The Style of the Wine
Mont des Oiseaux is a cuvée produced in small quantities from Clos de l'Arlot's youngest vines, an estate Monopoly. This wine reveals the elegance of a great terroir and emphasizes the delicacy of red fruit. Fresh and tangy, with good cellaring potential, this wine can also be enjoyed in the bloom of youth.
This Nuits Saint Georges 1er Cru is located inside the Clos de l'Arlot. It comes from the upper part of the Clos with a white limestone soil, and from a plot of young vines located at the bottom of the Clos on marl soil.
- Ageing in barrels, with 30% of new barrels. Bottling takes place after 15-18 months of ageing.
- Mont des Oiseaux is the name of the narrow track that overlooks the old quarry in the Clos, leading from La Gerbotte to this plot of Pinot Noir.
Tender and elegant with great freshness, Mont des Oiseaux is a perfect match for fine meats, white fish and fresh, fruit-based desserts.
This is the first production of this cuvée from the Clos de l'Arlot's youngest vines, planted on white limestone soil.
Ruby red in colour, with an expressive, elegant, spicy nose made complex by its aromas of red berries, redcurrants and flowers. The palate is concentrated, vibrant and refined, with seductive tannins giving a harmonious and persistent finish, thereby revealing the generosity of this wine. Pleasant when drunk young, this wine can also wait patiently in the cellar for a few years.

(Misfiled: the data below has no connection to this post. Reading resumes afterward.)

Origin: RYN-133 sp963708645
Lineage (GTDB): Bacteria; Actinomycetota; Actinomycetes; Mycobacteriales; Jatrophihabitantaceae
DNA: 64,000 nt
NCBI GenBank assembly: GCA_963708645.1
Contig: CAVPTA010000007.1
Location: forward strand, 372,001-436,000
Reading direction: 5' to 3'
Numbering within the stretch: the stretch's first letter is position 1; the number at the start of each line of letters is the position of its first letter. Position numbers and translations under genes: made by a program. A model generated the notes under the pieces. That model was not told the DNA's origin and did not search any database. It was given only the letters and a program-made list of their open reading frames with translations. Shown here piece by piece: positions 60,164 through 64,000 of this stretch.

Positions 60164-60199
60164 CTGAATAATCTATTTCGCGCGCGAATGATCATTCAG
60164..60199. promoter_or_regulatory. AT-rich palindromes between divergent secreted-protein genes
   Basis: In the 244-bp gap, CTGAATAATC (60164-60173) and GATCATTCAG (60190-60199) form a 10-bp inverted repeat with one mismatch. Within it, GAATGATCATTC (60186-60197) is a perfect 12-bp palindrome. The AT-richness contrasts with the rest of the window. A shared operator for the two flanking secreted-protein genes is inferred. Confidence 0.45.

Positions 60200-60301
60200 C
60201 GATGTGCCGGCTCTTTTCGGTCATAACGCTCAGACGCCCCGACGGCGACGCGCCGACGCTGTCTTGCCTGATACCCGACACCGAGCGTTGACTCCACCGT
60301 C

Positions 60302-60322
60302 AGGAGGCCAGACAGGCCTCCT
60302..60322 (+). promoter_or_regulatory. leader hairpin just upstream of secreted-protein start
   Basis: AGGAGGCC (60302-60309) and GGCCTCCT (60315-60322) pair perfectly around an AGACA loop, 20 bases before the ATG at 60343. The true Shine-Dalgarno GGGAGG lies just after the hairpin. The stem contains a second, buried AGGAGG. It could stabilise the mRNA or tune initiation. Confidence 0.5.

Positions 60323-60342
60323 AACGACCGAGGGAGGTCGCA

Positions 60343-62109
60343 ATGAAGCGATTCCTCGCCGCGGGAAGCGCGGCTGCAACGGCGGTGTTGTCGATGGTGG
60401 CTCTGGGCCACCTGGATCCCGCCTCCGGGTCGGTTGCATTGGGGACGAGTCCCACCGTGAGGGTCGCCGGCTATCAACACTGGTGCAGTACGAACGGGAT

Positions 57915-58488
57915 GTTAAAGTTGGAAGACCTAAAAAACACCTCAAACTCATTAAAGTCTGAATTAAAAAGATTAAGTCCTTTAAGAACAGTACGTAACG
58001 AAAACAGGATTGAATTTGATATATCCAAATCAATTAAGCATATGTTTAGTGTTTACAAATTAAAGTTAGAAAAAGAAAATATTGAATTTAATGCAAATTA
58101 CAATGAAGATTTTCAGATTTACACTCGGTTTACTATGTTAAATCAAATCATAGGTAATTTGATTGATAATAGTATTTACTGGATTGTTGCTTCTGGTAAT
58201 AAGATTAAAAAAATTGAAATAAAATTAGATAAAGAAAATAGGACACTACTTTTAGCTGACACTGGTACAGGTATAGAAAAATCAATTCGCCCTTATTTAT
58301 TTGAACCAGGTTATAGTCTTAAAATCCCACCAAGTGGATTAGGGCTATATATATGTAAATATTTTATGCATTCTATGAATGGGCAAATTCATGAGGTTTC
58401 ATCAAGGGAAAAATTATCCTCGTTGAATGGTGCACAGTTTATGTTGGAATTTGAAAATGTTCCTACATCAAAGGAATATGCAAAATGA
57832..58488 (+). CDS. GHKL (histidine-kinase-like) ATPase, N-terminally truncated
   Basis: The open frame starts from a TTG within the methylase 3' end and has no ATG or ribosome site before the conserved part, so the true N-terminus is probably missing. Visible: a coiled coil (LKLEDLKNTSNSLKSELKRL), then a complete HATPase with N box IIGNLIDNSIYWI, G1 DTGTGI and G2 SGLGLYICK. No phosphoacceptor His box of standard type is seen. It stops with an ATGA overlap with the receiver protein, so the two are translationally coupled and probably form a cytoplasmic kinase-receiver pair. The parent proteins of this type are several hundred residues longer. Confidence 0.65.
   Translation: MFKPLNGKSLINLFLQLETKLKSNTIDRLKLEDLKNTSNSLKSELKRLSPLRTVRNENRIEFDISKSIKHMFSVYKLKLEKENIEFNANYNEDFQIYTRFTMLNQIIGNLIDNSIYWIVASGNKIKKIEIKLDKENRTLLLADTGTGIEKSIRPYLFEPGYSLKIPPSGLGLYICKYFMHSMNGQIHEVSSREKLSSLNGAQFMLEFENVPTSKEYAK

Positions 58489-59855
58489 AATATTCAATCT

2015 was among the most precocious vintages of recent years. The vines progressed quickly in the warm springtime temperatures, despite pressure from powdery mildew through to July. Ripening began in mid-July, with temperatures exceeding 35°C. The month of August saw the arrival of much-needed rainfall, which fortunately did not delay ripening.
3-4 September for the whites; 4-9 September for the reds.
The month of June was the hottest since 2003, leading to flower abortion on certain plots. This vintage stands out for its excellent sanitary condition, requiring little sorting, and excellent phenolic maturity. The profusion of healthy clusters meant that for many appellations the full crop could be used for vinification.
However, with a harvest of 24 hl/ha, yields were below average.